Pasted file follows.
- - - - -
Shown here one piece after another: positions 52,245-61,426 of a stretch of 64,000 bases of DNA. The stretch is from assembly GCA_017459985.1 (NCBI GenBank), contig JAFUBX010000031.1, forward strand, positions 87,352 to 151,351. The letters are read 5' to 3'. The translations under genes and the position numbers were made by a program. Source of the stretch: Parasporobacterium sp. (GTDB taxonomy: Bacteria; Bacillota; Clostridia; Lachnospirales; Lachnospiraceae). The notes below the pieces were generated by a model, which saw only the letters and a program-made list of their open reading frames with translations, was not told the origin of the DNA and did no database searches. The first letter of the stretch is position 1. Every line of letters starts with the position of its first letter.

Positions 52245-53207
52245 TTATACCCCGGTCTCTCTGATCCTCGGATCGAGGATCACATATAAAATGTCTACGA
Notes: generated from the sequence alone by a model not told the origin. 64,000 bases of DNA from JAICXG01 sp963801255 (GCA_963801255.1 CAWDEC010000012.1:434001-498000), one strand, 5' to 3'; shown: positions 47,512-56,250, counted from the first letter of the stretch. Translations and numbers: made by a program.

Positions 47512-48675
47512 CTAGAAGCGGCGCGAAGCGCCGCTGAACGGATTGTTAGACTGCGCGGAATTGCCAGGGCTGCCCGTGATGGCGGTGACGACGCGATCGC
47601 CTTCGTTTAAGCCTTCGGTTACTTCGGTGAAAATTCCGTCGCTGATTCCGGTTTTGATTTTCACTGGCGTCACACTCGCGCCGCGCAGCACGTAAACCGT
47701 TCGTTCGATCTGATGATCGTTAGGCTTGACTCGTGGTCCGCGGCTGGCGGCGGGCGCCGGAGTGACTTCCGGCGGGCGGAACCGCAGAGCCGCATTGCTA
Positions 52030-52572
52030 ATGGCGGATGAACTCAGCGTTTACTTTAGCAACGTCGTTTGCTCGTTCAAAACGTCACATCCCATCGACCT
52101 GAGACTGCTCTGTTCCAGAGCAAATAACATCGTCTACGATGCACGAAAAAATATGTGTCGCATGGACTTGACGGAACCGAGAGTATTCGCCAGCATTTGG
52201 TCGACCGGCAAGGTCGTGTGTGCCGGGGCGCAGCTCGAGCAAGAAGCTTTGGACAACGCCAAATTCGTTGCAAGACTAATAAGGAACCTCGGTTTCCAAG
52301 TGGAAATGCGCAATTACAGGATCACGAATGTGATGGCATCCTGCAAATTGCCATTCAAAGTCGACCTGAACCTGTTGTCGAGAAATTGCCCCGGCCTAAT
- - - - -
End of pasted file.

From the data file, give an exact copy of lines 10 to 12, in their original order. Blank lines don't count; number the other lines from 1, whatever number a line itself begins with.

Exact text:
52030 ATGGCGGATGAACTCAGCGTTTACTTTAGCAACGTCGTTTGCTCGTTCAAAACGTCACATCCCATCGACCT
52101 GAGACTGCTCTGTTCCAGAGCAAATAACATCGTCTACGATGCACGAAAAAATATGTGTCGCATGGACTTGACGGAACCGAGAGTATTCGCCAGCATTTGG
52201 TCGACCGGCAAGGTCGTGTGTGCCGGGGCGCAGCTCGAGCAAGAAGCTTTGGACAACGCCAAATTCGTTGCAAGACTAATAAGGAACCTCGGTTTCCAAG